Critical Essays Relationship to Shakespeare's Other Plays


Measure for Measure was written during the same period as Shakespeare's great tragedies: 1601 to 1608. In this brief time span, he wrote Hamlet, Othello, King Lear, and Macbeth, as well as Julius Caesar, Timon of Athens, Coriolanus, and Antony and Cleopatra. Critics frequently point out that Measure for Measure could easily have been a tragedy itself. The plot, the characters, and the setting are all potentially tragic. The happy ending is so sudden as to seem contrived, leaving critics to speculate that the play was meant for a tragedy and was turned to comedy at the last moment. Perhaps the poet was so immersed in his tragic masterpieces that their mood was reflected in this work. Or he may have experienced dark and bitter times in his personal life at this period. Audience demands may have influenced him to make comedy of tragic material. Pulled away from his major works to write it, he gave it less than his best. While these variously advanced ideas are no more than speculation, many critics do agree that the play has no consistency of mood, the subject matter is more tragic than comic, and the final scene is jarring.

Measure for Measure is often treated with All's Well That Ends Well and Troilus and Cressida. Written during the great tragic period, they are often called "bitter" or "dark comedies." They are also known as the "problem comedies" because they examine a grave problem of human existence in a style which is more serious than usual for comedy, yet not strictly tragic either. The play is preceded by Shakespeare's great comedies and is followed by the romances.

All's Well That Ends Well, written about 1598, or six years previous to Measure for Measure, turns on the same dramatic device, the substitution of one bed partner for another. Critics point out that while this works well as a part of the plot in All's Well, in Measure for Measure it seems tacked on. In need of a convenient way to prevent the necessity of Isabella's giving way to Angelo's lewd demands, the author recalled the bed trick from his earlier work and simply inserted it.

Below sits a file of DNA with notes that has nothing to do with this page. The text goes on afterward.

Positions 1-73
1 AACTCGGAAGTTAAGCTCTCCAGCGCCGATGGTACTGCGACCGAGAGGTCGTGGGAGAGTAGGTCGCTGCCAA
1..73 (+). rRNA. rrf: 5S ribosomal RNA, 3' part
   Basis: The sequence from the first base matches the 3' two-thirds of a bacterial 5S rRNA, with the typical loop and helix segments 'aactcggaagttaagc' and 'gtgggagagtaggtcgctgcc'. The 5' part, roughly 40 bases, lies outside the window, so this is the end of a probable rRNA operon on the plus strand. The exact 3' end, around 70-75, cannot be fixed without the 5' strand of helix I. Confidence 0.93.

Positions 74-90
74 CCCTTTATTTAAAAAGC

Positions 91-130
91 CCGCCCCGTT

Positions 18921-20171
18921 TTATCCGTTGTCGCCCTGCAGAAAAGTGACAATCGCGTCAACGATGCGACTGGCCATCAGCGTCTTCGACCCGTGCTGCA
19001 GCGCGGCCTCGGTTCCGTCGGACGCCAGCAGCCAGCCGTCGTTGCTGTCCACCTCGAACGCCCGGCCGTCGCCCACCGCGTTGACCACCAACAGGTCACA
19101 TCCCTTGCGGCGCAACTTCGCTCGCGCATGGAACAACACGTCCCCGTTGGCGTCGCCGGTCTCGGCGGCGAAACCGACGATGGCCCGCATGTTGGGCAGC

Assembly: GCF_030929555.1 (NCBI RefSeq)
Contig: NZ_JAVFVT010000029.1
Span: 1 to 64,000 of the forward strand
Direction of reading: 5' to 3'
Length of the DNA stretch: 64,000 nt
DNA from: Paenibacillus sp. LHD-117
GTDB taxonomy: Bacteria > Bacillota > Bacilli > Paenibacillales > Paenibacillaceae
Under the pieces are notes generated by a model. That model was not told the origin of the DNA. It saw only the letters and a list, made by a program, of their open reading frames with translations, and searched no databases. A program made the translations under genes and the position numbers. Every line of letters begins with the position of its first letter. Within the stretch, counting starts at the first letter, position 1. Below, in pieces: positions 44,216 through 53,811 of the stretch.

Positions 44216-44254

Like Measure for Measure, Othello found its source in Cinthio's Hecatommithi. Written in the same year, it was introduced at court in November 1604, a few weeks before Measure for Measure.

The play also bears a noticeable resemblance to Hamlet in two of its passages. Angelo's speech on prayers is often compared to that of King Claudius in Hamlet. The inability of a conscience heavy with guilt to give sincerity to prayer is expressed by Angelo in Act II, Scene 4:

When I would pray and think, I think and pray
To several subjects. Heaven hath my empty words;
Whilst my invention, hearing not my tongue,
Anchors on Isabel: Heaven in my mouth,
As if I did but only chew his name;
And in my heart the strong and swelling evil
Of my conception.

Angelo's words clearly recall King Claudius' struggle to pray in Act III, Scene 3, lines 97-98 of Hamlet:

My words fly up, my thoughts remain below.
Words without thoughts never to heaven go.

Claudio expresses his fears of the unknown in death to his sister Isabella in a speech which clearly echoes Hamlet's famous soliloquy in III. i. 56-88 ("To be, or not to be . . ."):

Ay, but to die, and go we know not where;
To lie in cold obstruction and to rot;
This sensible warm motion to become
A kneaded clod; and the delighted spirit
To bathe in fiery floods, or to reside
In thrilling region of thick-ribbed ice;
To be imprison'd in the viewless winds,
And blown with restless violence round about
The pendent world; or to be worse than worst
Of those that lawless and incertain thought
Imagine howling: 'tis too horrible!
The weariest and most loathed wordly life
That age, ache, penury and imprisonment
Can lay on nature is a paradise
To what we fear of death. (III. i. l16-32)

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